14 March 2023

CASE: How LUMC NICU uses video to support ward staff and promote learning in the workplace.

The Challenge 

The Neonatal Intensive Care Unit (NICU) in LUMC Leiden (hospital) started a GPAL pilot in November 2020. In this department, prematures (babies who are born too early) and babies with problems around their birth are cared for. 

In attending to prematures, employees often have to work with complex equipment and must have a lot of medical knowledge directly at their disposal. 

“For us, GPAL’s main role is really that extra bit of performance support. Whether an employee is dealing with complex equipment or critical issues, the short instructional videos give nurses exactly the information they need at that moment. This really makes people feel a lot more confident in doing their jobs.”
– Lisette, ICN nurse and training & equipment expert 

For some time, the NICU had already been trying to improve the working and learning climate in the department. One of the main objectives was to facilitate better support for employees in carrying out more complex tasks. The NICU therefore introduced the Neon-wise project, in which staff critically assessed what could be improved in the workplace on the basis of four pillars. For example, employees could use a survey to indicate where they encountered inefficiencies in the workplace. 

In response to the Neon-wise project, several targeted improvements have been initiated, including GPAL. GPAL is a new way of training in which information is made easily and directly accessible to the employees via short instructional videos, whenever the need arises!

The Approach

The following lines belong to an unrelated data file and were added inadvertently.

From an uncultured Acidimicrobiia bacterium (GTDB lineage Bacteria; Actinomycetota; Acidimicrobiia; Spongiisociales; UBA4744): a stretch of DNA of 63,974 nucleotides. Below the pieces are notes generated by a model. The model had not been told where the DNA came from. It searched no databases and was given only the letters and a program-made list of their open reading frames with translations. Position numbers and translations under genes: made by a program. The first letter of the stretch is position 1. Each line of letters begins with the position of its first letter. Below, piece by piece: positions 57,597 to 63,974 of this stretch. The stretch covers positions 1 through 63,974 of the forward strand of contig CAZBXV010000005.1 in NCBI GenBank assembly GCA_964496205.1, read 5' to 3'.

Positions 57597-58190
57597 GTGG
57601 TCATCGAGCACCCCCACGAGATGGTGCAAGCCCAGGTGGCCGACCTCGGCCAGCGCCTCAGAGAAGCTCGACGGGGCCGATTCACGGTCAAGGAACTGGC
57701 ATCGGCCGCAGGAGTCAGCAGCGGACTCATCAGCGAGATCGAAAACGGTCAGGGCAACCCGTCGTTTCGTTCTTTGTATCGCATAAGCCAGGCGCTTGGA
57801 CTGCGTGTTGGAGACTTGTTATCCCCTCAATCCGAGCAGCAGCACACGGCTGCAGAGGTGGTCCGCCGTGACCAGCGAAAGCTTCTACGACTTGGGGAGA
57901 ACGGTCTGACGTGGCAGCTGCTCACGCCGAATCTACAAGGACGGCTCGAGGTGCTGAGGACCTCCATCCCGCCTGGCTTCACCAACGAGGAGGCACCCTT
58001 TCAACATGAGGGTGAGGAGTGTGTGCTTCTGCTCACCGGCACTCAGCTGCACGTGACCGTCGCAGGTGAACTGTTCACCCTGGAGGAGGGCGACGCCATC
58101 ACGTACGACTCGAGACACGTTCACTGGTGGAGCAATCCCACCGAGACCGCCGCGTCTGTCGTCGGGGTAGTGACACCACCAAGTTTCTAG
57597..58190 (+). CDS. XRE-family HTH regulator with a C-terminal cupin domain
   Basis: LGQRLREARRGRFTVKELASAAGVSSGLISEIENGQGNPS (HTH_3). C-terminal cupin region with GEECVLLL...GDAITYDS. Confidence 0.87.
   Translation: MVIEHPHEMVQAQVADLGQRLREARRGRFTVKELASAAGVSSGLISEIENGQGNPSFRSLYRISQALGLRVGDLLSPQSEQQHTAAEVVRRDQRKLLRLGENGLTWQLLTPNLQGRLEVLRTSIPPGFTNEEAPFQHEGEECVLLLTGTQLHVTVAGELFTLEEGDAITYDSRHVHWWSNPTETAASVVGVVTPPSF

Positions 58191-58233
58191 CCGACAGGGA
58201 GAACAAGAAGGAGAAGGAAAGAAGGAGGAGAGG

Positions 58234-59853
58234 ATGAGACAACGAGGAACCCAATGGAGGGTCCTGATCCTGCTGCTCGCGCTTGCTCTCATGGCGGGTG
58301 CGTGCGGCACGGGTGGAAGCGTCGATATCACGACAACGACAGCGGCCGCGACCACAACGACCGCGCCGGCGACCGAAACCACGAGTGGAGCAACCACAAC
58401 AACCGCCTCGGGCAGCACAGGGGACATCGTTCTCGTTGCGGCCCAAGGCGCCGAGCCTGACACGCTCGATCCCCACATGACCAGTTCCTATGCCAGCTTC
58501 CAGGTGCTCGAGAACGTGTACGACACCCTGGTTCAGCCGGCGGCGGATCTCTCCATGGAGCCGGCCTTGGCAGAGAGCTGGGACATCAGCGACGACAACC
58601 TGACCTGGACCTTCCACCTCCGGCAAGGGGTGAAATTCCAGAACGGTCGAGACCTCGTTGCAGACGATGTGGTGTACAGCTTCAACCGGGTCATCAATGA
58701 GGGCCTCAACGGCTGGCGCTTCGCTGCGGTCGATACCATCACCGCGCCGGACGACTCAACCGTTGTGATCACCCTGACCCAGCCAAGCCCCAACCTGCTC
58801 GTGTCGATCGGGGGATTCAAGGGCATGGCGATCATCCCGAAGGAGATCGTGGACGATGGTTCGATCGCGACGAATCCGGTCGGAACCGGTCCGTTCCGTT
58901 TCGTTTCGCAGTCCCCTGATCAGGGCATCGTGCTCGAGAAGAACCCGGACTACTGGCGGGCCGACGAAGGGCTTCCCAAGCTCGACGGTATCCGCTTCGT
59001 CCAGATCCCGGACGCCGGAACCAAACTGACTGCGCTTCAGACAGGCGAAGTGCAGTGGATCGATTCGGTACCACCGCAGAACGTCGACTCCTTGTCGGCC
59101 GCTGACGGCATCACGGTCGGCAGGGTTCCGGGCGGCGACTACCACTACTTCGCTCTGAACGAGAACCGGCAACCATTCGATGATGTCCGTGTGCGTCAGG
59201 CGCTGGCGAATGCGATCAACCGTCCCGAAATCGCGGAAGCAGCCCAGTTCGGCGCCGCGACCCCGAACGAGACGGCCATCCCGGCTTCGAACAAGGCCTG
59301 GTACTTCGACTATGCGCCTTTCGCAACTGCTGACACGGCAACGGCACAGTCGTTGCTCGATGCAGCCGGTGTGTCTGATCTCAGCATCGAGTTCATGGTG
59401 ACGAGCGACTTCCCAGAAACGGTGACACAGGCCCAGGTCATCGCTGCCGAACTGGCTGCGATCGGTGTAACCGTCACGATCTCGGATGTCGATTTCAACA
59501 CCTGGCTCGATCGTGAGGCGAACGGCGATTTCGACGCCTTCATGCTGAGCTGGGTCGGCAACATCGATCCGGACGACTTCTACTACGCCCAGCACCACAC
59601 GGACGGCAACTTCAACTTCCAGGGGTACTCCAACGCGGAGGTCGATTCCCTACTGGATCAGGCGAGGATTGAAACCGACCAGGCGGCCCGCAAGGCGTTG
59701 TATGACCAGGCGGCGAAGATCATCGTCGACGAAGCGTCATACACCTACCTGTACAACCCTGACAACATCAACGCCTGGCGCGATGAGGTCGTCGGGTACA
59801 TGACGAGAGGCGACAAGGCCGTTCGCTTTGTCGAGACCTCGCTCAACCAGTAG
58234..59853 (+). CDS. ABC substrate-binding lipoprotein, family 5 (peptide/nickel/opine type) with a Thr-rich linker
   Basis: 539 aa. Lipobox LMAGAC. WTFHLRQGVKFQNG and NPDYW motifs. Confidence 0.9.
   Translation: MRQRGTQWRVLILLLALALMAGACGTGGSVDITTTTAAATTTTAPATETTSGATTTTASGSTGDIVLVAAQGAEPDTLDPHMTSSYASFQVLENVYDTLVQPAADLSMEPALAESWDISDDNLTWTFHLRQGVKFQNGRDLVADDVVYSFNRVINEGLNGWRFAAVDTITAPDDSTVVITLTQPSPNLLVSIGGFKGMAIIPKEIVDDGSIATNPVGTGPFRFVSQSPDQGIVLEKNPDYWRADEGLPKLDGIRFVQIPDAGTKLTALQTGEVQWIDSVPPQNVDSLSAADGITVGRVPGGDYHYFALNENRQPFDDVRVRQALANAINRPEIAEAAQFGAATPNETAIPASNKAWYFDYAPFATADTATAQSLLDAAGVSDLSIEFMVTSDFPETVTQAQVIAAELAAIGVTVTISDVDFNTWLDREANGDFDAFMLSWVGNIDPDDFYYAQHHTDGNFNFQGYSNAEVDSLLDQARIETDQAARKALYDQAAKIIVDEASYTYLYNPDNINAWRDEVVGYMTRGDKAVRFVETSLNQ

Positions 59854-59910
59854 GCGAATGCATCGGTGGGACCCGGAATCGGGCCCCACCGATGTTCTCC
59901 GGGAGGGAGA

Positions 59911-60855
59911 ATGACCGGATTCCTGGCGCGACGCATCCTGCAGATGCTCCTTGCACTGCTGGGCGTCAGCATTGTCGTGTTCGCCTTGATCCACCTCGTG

Many videos are already being made in the NICU by the various teams and departments. For example, the NICU doctor’s assistants have already enthusiastically made videos on how to make an ECG and one of the doctors has made videos on the new defibrillator. 

Furthermore, Lisette and two colleagues work one day a month to make instructional videos about the various equipment used in the department. Everyone in their ‘film crew’ has their own task; one person reads out the instructions, another performs the actions and the last one films.

“When we are making video instructions we want to follow the   steps of the official protocol, but you don’t always know the protocol by heart. We therefore decided that one person clearly reads out the steps of the protocol, a second person performs the actions and a third films the action.” 
– Lisette, ICN nurse and training & equipment expert 

Two examples of instructional videos made by LUMC

Filming the transport incubator

A good example of the usefulness of instructional videos can be seen in the case of the transport incubator. Within the NICU, there are two different transport incubators, one of which is only used occasionally. It is therefore difficult to keep knowledge up to date for this transport incubator. As Lisette explains: